1

I'm using Delphi 10.3 Community Edition, targeting Windows 32-bit.

I'm writing an interface type. Its class internally uses a TList<T> (and some other objects). In order to avoid having to write several pass-through one-liner methods, I'm using the implements keyword to delegate, like this:

program MRE;

{$APPTYPE CONSOLE}

uses
  System.Generics.Collections;

type
  IMyList = interface
    ['{8483DB08-57EA-40D0-BFCE-5E39804CA15B}']
    function Add (const ACard: Cardinal): Integer;
    function GetEnumerator: TList<Cardinal>.TEnumerator;
  end;

  TMyList = class (TInterfacedObject, IMyList)
    constructor Create;
    destructor Destroy; override;
  private
    FCards: TList<Cardinal>;
  public
    property Cards: TList<Cardinal>
      read FCards 
      implements IMyList;
  end;

  constructor TMyList.Create;
  begin
    FCards := TList<Cardinal>.Create;
  end;

  destructor TMyList.Destroy;
  begin
    FCards.Free
  end;

begin
  var Test: IMyList := TMyList.Create;
  Test.Add (3);
  for var c in Test do
    WriteLn (c);
  ReadLn
end.

This works fine and prints 3, as expected.

However, when I experienced strange crashes in the more complex version of the program, I was able to distill the bug down to the declaration of a type. Just add a single line (anywhere between the type declarations):

type
  TCardList = TList<Cardinal>; { **** this isn't even used anywhere! }

The code still compiles, but the application now crashes with an Access Violation ('write of address 0x004ee838'). It's not just the call to Add(). When you remove that, it still crashes when the for loop tries to get the enumerator.

Are there some weird restrictions to delegation that I'm missing here, or could this be a compiler deficiency?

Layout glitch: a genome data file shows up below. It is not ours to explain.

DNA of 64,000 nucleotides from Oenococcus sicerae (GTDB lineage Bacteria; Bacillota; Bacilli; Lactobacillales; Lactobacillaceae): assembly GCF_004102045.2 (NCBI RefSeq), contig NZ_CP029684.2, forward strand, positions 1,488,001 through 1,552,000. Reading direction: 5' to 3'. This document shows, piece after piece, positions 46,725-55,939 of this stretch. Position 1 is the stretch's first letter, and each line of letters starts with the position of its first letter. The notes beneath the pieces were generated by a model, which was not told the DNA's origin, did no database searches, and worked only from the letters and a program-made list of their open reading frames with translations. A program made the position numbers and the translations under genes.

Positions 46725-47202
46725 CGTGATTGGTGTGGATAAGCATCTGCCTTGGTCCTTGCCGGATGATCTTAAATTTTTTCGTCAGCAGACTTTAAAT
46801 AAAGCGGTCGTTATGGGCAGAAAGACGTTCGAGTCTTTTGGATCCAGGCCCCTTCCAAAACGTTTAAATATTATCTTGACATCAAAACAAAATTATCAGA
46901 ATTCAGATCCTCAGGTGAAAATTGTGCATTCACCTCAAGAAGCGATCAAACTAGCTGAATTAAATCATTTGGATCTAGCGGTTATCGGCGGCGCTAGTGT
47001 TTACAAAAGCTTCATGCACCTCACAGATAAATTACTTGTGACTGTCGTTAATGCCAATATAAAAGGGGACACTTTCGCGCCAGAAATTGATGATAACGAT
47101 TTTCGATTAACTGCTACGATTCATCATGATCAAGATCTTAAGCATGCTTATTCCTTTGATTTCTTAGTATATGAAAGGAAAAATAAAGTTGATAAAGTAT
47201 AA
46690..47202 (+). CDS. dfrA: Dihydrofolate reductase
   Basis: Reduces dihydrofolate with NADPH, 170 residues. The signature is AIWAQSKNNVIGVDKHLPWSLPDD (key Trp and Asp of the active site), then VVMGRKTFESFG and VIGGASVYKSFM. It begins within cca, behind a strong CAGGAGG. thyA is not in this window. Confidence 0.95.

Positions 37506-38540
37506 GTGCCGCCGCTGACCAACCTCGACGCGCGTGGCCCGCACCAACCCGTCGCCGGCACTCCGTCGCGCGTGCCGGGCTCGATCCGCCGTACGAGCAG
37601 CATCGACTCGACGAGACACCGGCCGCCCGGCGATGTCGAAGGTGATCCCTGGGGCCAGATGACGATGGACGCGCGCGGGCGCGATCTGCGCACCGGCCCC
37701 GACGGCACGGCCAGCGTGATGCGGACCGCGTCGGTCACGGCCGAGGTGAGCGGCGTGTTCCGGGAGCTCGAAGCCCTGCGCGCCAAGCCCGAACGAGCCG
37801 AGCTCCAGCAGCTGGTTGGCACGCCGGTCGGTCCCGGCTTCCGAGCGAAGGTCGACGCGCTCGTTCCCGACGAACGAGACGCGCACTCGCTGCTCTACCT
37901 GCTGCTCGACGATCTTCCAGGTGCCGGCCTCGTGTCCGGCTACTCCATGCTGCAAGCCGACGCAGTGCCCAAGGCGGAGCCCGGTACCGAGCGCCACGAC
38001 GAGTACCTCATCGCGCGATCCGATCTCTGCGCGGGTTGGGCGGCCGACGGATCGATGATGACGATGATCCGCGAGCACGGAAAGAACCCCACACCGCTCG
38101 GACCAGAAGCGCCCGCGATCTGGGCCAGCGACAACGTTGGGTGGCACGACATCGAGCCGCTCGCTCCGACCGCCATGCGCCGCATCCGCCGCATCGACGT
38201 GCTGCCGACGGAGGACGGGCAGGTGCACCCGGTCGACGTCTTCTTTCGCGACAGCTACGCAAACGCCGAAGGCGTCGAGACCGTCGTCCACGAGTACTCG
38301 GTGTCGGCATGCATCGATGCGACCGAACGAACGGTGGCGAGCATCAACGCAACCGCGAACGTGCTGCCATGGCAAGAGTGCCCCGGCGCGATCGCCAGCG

EDIT: As requested in the comments, here is the same code again with the single line that triggers the crash already added:

program MRE;
  {$APPTYPE CONSOLE}

uses
  System.Generics.Collections;

type
  TCardList = TList<Cardinal>; { **** this isn't even used anywhere! }

  IMyList = interface
    ['{8483DB08-57EA-40D0-BFCE-5E39804CA15B}']
    function Add (const ACard: Cardinal): Integer;
    function GetEnumerator: TList<Cardinal>.TEnumerator;
  end;

  TMyList = class (TInterfacedObject, IMyList)
    constructor Create;
    destructor Destroy; override;
  private
    FCards: TList<Cardinal>;
  public
    property Cards: TList<Cardinal>
      read FCards
      implements IMyList;
  end;

  constructor TMyList.Create;
  begin
    FCards := TList<Cardinal>.Create;
  end;

  destructor TMyList.Destroy;
  begin
    FCards.Free
  end;

begin
  var Test: IMyList := TMyList.Create;
  Test.Add (3);
  for var c in Test do
    WriteLn (c);
  ReadLn
end.

This produces the crash mentioned above.

5
  • 1
    Sounds like a bug to me. Can you please update your example to include a minimal reproducible example of the Access Vioation in action? – Remy Lebeau May 9 at 1:25
  • @RemyLebeau: I don't think I can make the example code above much shorter. If you just wanted me to add a second complete copy of the code with the one line that causes the crash already inserted, I now edited that into the end of the question. – Valerian K. May 9 at 8:57
  • 1
    Using the MRE, I can reproduce the access violation using D10.4.2 (Without recently published patches). The AV effectively does not occur anymore when removing the unused line TCardList = TList<Cardinal>;. This looks really like a bug in the compiler. – fpiette May 9 at 9:04
  • Then it needs to be reported to Embarcadero. – Remy Lebeau May 9 at 15:10
  • @ValerianK. Could you create a bug report at quality.embarcadero.com and publish the number here? – fpiette May 10 at 8:11

Your Answer

By clicking “Post Your Answer”, you agree to our terms of service, privacy policy and cookie policy

Browse other questions tagged or ask your own question.